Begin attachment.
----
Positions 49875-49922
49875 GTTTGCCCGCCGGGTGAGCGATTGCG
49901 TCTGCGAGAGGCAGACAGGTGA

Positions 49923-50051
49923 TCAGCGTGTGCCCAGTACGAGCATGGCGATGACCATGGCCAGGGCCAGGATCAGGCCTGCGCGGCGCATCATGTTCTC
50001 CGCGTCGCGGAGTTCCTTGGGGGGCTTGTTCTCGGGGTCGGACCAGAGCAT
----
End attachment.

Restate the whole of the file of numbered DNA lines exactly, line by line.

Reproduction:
Positions 49875-49922
49875 GTTTGCCCGCCGGGTGAGCGATTGCG
49901 TCTGCGAGAGGCAGACAGGTGA

Positions 49923-50051
49923 TCAGCGTGTGCCCAGTACGAGCATGGCGATGACCATGGCCAGGGCCAGGATCAGGCCTGCGCGGCGCATCATGTTCTC
50001 CGCGTCGCGGAGTTCCTTGGGGGGCTTGTTCTCGGGGTCGGACCAGAGCAT